NG: I realised years afterwards that it was a terrific investment for them, this orchestra playing for two weeks with this guy who completely unknown completely unknown. I just never expected it and didn’t feel in a position to say very much about it.

I think as well that it was just the way it was in those days. Often the producer even if it was a guitar-based thing would bring in a whole bunch of strings and stuff that the artists wouldn’t know much about or understand what they are doing with. A lot of us were in the same boat and couldn’t read music, so you were immediately in a weak position. When this guy from the label orders a hundred song sheets and you don’t know what song it is, you are not really in a position to do anything.

PB: How did ‘The Nightmare of J.B. Stanislas’ gain it audience? Do you know ?

NG: I had just started teaching when I found out about it. I had done a PGCE course late in life and I typed in Nick Garrie as a joke because I hadn’t used the name since ‘Stanislas’ and I couldn’t believe it when there was all these pages on it.

I don’t know for sure, but I believe there was a company called Acid Ray who were in Korea and they must have bootlegged some tapes as they put out a compilation album called ‘Band Caruso’ with ‘Wheel of Fortune’ on it. I think that was the first thing on the web and it did quite well, so that is probably how the name got about. Things went from there.

PB: After Disc AZ collapsed, you took up various jobs abroad. How much effort did you make to resurrect your musical career at this stage or were you just totally hacked off with it and at everything that had gone wrong with it?

NG: I did do the occasional single here and there and always carried on singing. I ended up in Switzerland and set up the ski club, and in fact most of the skill now I have if I sing on stage –I am good with an audience - I picked it up from singing in the Alps and entertaining the skiers. I would do mostly covers and stick in a couple of songs of my own like ‘Deeper Tones of Blue’ and ‘The Wanderer’ and not tell anybody they were mine.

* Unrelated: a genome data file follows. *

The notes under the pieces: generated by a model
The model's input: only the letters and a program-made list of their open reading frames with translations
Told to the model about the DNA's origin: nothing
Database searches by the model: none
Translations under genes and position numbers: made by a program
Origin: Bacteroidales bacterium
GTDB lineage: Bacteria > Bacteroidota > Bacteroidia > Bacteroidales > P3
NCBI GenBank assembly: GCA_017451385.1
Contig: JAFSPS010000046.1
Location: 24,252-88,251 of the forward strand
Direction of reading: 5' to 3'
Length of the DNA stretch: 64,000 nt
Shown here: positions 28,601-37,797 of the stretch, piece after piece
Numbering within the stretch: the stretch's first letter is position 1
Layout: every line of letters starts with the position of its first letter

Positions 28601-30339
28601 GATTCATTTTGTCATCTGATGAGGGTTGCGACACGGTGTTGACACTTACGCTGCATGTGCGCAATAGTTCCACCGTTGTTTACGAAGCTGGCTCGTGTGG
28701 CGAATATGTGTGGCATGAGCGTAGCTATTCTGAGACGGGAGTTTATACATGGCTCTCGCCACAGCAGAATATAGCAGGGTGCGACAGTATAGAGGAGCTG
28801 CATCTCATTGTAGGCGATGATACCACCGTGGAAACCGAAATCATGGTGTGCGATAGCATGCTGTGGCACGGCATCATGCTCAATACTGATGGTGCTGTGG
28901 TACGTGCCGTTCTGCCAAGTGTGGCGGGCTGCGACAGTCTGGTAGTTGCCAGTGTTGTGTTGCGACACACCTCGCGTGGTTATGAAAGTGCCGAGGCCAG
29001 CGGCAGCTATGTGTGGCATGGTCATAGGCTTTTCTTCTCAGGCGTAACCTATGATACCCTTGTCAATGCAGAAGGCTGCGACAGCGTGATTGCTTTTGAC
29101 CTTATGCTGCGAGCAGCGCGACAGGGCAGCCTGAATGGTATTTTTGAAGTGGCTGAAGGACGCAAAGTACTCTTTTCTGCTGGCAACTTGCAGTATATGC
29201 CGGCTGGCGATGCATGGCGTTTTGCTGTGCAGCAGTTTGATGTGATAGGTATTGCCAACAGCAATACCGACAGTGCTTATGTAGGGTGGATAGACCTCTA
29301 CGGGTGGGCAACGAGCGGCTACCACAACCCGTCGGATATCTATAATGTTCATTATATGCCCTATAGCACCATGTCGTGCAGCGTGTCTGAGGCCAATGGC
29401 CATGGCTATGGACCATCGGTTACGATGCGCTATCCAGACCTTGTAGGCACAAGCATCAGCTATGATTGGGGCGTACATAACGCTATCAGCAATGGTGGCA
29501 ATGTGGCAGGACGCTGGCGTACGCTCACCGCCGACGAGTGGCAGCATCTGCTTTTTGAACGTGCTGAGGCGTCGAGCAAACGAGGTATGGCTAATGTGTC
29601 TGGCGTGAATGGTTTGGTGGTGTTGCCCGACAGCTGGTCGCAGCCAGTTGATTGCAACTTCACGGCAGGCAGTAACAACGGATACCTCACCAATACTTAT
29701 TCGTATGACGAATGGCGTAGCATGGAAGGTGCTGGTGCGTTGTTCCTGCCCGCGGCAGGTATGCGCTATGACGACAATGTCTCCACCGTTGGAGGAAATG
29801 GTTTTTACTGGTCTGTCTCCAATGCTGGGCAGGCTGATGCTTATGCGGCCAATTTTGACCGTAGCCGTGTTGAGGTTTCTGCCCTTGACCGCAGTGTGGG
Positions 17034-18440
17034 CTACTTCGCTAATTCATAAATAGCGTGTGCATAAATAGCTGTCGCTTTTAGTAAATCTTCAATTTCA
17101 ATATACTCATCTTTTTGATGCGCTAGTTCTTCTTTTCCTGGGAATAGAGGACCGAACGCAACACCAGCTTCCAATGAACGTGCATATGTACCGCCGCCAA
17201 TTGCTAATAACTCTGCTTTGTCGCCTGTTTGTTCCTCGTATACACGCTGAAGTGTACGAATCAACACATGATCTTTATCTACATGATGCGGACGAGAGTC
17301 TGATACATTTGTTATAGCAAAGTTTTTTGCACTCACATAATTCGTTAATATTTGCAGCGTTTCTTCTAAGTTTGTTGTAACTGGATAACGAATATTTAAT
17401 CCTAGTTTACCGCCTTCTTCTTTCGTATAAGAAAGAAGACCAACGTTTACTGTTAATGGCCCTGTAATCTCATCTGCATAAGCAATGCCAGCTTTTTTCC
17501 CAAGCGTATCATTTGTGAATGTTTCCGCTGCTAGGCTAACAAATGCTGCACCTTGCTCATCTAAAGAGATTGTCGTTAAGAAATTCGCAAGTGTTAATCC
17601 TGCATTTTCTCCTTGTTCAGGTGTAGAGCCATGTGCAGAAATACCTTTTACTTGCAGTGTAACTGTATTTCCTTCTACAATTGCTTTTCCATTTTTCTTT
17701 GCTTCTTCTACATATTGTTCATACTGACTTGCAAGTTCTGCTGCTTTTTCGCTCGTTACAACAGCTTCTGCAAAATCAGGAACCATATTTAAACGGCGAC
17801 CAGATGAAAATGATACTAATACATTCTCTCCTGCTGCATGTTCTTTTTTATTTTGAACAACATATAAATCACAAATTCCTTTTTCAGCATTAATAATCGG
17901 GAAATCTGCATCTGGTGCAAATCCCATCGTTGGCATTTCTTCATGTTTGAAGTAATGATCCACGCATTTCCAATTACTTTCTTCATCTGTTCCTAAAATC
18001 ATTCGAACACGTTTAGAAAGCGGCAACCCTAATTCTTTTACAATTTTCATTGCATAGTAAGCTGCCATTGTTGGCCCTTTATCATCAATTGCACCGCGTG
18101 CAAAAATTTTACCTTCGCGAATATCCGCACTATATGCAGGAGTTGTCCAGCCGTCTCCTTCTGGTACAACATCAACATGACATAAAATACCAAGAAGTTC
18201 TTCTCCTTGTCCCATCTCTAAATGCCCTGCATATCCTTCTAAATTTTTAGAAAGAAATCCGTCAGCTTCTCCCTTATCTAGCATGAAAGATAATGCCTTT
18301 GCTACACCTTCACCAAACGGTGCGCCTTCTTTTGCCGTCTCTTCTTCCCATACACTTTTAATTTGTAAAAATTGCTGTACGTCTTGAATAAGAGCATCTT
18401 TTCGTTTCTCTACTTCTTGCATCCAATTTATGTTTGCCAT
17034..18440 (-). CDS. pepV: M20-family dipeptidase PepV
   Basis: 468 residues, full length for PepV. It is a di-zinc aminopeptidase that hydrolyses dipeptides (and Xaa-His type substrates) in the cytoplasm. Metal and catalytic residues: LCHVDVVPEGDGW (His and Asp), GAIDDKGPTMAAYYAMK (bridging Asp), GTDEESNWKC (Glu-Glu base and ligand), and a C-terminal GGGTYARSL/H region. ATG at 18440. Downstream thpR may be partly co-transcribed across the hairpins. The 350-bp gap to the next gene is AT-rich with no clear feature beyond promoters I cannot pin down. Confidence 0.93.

PB: In the late 1970s you recorded some singles with Francis Lai and you also toured Spain in 1984 with Leonard Cohen. How did the Cohen tour come about?

NG: My mother died and I wrote my second album, ‘Suitcase Man’, really in mind of her. She had been the one support I had had through all that time and even after ‘Stanislas’. She and my stepfather had this tiny little flat in Paris with a kitchen with a very good echo. I would sing songs to her in the kitchen and she was the only one who believed in them. She always said, “One day your songs will be heard everywhere.”

When she died, I did the album. I was playing quite a bit in bars at that stage and this French guy gave me an address for a record company and suggested that I get in contact with them. They came to see me and they licensed the album. They never actually paid me for it, but it got to number one in the album charts in Spain and as part of that the publisher or someone there was handling the Spanish leg of the Cohen tour and put me on as the support act.

PB: How did you get on with Cohen?

NG: He is a really kind man. I had never played to more than about fifty people before then and he saw me while I was doing the soundcheck at the first show. I must have looked pretty terrified as he looked after me after that. The Spanish guitarist who was playing with me and I had a tiny dressing room. We were playing this stadium and had a tiny little tressle table with two sandwiches and two cans of beer on it. When he saw that he was absolutely horrified so he took us to his dressing room which was absolutely covered in booze and food and let us use that after that.

He just spoke pearls of wisdom. The first concert we played was in Bilboa and for me it was just the best thing that I had ever played in my life, both in terms of the quality of the singing and the sound. I already had some fans in Spain and when I started playing the song that was on the radio at the time I had a massive encore. He said to me after that,“The audience give out their own electricity and you give it yours and when you combine them then you have got a great night like tonight.” I had never ever sung that way before, but it has stuck with me ever since. I used to just knock back a stiff one before and close my eyes and sing.

PB: And then after having had the number one album in Spain, your career just sort of petered out again, didn’t it?